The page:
Recent news articles have regarded coyotes living in our communities as potential threats, which has caused unnecessary fear and concern. These articles were not based on the coyotes natural behavior nor did they give people helpful information.
The following are common questions and answers about coyotes living in Massachusetts.
Q. Where do coyotes live?
A. Coyotes can be found in nearly every town/city in Massachusetts.
Q. I have read that coyote sightings are increasing. Does this mean that the coyote population is growing?
A. No, an increase in sightings does not necessarily mean that the coyote population is growing. Coyotes are territorial animals who actively defend their territory from transient coyotes. This means that they travel between 2 to 30 square miles while patrolling their territory. A single coyote traveling through his territory may be reported several times, which may lead people to believe that there are more coyote then there really are.
Q. If a coyote is seen during the day is he rabid?
A. Coyotes primarily travel between dusk and dawn but during the spring and summer, when food needs are higher, they will move around during the daytime. This does not mean that they are rabid.
Q. How many coyotes live in each territory?
A. Each territory has a resident family unit which consists of an alpha male and female (they mate for life), possibly 1 or 2 “teenage” coyotes called associate/helpers, and during the spring and summer a litter of 4 – 8 pups.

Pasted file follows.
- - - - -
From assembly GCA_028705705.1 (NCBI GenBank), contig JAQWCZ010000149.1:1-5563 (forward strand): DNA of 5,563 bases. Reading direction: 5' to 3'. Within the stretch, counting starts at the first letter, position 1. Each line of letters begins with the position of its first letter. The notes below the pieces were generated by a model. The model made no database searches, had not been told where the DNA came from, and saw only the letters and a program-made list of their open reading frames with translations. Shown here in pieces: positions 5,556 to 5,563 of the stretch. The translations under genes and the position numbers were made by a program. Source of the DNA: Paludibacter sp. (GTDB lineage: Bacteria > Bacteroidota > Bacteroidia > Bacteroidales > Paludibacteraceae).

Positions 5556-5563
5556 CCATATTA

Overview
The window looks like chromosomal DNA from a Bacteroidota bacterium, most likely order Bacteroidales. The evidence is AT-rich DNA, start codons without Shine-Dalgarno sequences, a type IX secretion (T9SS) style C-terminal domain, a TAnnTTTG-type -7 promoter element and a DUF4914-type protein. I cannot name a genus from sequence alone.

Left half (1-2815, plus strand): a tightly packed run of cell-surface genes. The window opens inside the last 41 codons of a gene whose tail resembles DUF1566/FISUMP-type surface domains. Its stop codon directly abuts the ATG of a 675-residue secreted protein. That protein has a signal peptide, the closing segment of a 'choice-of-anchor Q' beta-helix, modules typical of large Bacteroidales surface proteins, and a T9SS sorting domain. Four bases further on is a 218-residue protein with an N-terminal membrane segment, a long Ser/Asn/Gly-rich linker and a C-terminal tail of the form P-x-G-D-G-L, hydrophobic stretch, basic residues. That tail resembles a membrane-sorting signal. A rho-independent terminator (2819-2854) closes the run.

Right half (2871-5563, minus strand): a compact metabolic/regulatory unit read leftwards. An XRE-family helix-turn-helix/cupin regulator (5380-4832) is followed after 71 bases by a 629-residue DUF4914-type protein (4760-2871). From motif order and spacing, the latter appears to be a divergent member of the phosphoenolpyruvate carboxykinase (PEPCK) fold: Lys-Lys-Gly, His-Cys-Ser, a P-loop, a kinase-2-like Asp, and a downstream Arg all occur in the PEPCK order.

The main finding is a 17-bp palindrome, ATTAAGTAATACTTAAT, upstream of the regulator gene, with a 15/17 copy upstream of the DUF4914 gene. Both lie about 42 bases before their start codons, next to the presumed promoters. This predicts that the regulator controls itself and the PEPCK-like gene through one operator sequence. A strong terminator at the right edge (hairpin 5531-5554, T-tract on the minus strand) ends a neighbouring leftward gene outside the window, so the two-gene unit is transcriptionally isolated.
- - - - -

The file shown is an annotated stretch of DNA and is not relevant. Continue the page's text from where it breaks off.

Q. Why are coyotes seen more during the daytime in the spring and summer?
A. Like most animals, coyotes are giving birth to and raising their young in the spring, so during this time they have to search for more food to feed their young. Coyotes breed between February and March; the pups are born between April and May. Litters average approximately 5 pups that are weaned at 2 months old and fully independent at 9 months old..
Q. Why are coyotes drawn to urban and suburban neighborhoods?
A. Massachusetts is the third most densely populated state in the country, losing 40 acres of land a day to development. As habitat decreases, human and wildlife interactions increase. Coyotes are drawn to neighborhoods due to human encroachment of coyote habitat and for food and water, which is generally easily available in urban and suburban areas.
Q. Can a territory become “infested” with coyotes as stated in the media?
A. No. The resident coyotes do not tolerate other coyotes in their territory so it is impossible for an area to become “infested” with coyotes. Resident coyote defend their territories fiercely and will fight with intruding coyote to death if necessary
Q. What can state/local authorities do to protect public health and safety?
A. If an animal is posing a threat state and local officials have the authority to kill the animal.
Q. Are coyotes a protected species or can they be hunted?
A. Massachusetts has a nearly 5 month long coyote hunting season and a 1 month coyote trapping season (November 1-November 30) with box/cage traps. The state’s foremost coyote researcher successfully uses box and cage traps to capture coyotes for research.
Q. Is it true that trapping restrictions have caused the coyote population to increase?